Do you really believe that this country is going to the dogs?
Since he starred in The Wizard of Oz, the actor’s career has gone to the dogs.
It seems that the company’s reputation has gone to the dogs.
In all three of these sample sentences, something - a country, a career or a reputation - has been damaged and become worse in some way or another.
The following video shows a special education program for children with special needs and disabilities in a Canadian secondary school. The title of the video is entitled Education goes to the dogs, a title that plays with the literal as well as figurative meaning of the English idiom to go to the dogs.
Have you been at a loss lately? If you have, something has ❛perplexed or puzzled❜ you and/or even left you ❛uncertain about what you should say or do❜. To see how the English idiom to be at a loss can be used, check out the following example:
Bashir was at a loss when he heard about his wife’s plan to open a Scottish restaurant.
In this sentence, Bashir is ❛confused and speechless❜ about his wife’s new business plan, i.e. he is at a loss.
Some recent headlines that have included the English idiom to be at a loss are:
Putin ❛at a loss❜ after Bethlehem street named for him
- ca.news.yahoo.com, 26 June 2012, AFP
EU at a loss over Syria
- dw.de, 25 June 2012, Christoph Hasselbach
Euro 2012: Germany’s Mats Hummels at a loss to explain England’s failings on world stage
- telegraph.co.uk, 21 June 2012, Chris Bascombe
The European solar panel industry is on the rocks.
Who would have thought that Judy’s marriage was on the rocks?
Is the Euro on the rocks?
Some recent news headlines / publications that have used the expression on the rocks are:
Are Canada-US relations on the rocks?
- the star.com, 26 June 2012, Mitch Potter
Johnny Depp’s Love is on the Rocks
- express.co.uk, 20 June 2012, Lizzie Catt, Lisa Higgins & Jack Teague
Greeks and Germans at Polar Opposites: European Unity on the Rocks
- pewglobal.org, 29 May 2012
Yann M’Vila’s move to Arsenal on the rocks following France Euro 2012 spat
- metro.co.uk, 26 June 2012, Jamie Sanderson
Can you think of an industry that is currently on the rocks?
If someone or something comes out of the woodwork, he/she or it ❛appears after having been hidden, unknown or inactive for a long time❜. For example:
Since his death, many Michael Jackson fans have come out of the woodwork.
This sentence means that many of the singer’s fans, who, perhaps, had not listened to much of his music throughout the years prior to his death, have come out and publicly acknowledged their liking of Michael Jackson music, i.e. they have come out of the woodwork.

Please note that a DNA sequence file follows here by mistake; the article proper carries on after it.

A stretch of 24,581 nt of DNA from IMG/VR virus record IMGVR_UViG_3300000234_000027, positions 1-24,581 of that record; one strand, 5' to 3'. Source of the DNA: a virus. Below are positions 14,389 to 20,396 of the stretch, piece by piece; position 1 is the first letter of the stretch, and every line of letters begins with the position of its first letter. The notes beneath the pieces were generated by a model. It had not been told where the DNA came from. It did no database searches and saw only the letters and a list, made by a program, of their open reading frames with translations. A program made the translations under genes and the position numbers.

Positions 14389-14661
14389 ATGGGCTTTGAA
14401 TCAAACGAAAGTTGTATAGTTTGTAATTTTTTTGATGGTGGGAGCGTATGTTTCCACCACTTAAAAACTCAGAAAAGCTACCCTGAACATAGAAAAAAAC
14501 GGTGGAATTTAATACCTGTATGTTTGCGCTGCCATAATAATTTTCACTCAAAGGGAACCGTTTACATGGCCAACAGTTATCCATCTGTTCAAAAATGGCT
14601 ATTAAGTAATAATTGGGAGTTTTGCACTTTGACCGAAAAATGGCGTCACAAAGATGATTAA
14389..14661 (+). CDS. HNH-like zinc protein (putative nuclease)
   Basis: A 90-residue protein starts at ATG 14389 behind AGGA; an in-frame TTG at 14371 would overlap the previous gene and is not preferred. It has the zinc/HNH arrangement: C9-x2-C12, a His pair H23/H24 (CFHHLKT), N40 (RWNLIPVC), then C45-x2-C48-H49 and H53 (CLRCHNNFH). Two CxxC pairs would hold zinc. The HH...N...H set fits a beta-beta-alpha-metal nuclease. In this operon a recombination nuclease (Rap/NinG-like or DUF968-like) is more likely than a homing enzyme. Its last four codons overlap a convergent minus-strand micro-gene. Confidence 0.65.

The following headlines/blog titles also contain the English idiom to come out of the woodwork:
DiManno: Post-Diamond Jubilee, anti-monarchists and uber-monarchists come out of woodwork
- the star.com, 6 June 2012, Rosie DiManno
Manchester City fans coming ❛out of the woodwork❜ says Rio Ferdinand
- idependent.co.uk, 23 March 2012, PA
Artists Coming Out of the Woodwork: Éva Jospin
- en.paris-lifestyle.fr, Thomas jean
The boxer set his sights on the world heavyweight championship.
The company set its sights on entering the Asian market.
Two local swimmers have set their sights on the Olympic Games.
The video below shows how daredevil Nik Wellenda set his sights on tightrope-walking across Niagara Falls, a feat that he later accomplished on 15 June 2012.
The English idiom to get cracking means ❛to start working❜. For example:
There is no use standing around talking about what we want to do. Let’s get cracking!
Instead of ❛Let’s get cracking!❜, one could have also said ❛Let’s get to work!❜. The following articles/blog posts all contain the idiom to get cracking in their titles:
Get cracking on that list of things to organize
- miamiherald.com, 22 January 2012, Mary Beth Breckenridge, Akron Beacon Journal
Get Cracking on Innovative Tax Reform
- jamaica-gleaner.com, 23 January 2012, Garth A. Rattray
Let’s Get Cracking: How toMake an Omelet
- artofmaniliness.com, 31 January 2012, Matt Moore
Due to the fact that you have to ❛crack ❜ an egg to open it, you often see the English idiom to get cracking in connection with eggs or egg products. Thus, the title of the last article above ❛Let’s Get Cracking: How to Make an Omelet❜, in which ❛Let’s Get Cracking❜ has a double meaning.
a) I am in a bind.
b) I am in a fix.
c) I am in a mess.
d) I am in a pickle.
e) I am in a predicament.
f) I am in a jam.
Click here to view the correct answer.
Student: I did my homework, but my dog ate it.
Teacher: Tell me the truth, Robert. Honesty is the best policy.
Jane: How do I look in my new dress, Fred? Tell me the truth.
Fred: You look beautiful, dear.
(Sometimes, honesty is not the best policy)
Here is a humorous Canadian television commercial from expedia.ca that uses the English proverb honesty is the best policy:
In the course of a lifetime, you will hear many stories. Which of the following stories is ❛a sad story that will likely make you cry❜?
a) a tall story
b) a shaggy dog story
c) a fish story
d) a sob story
e) a likely story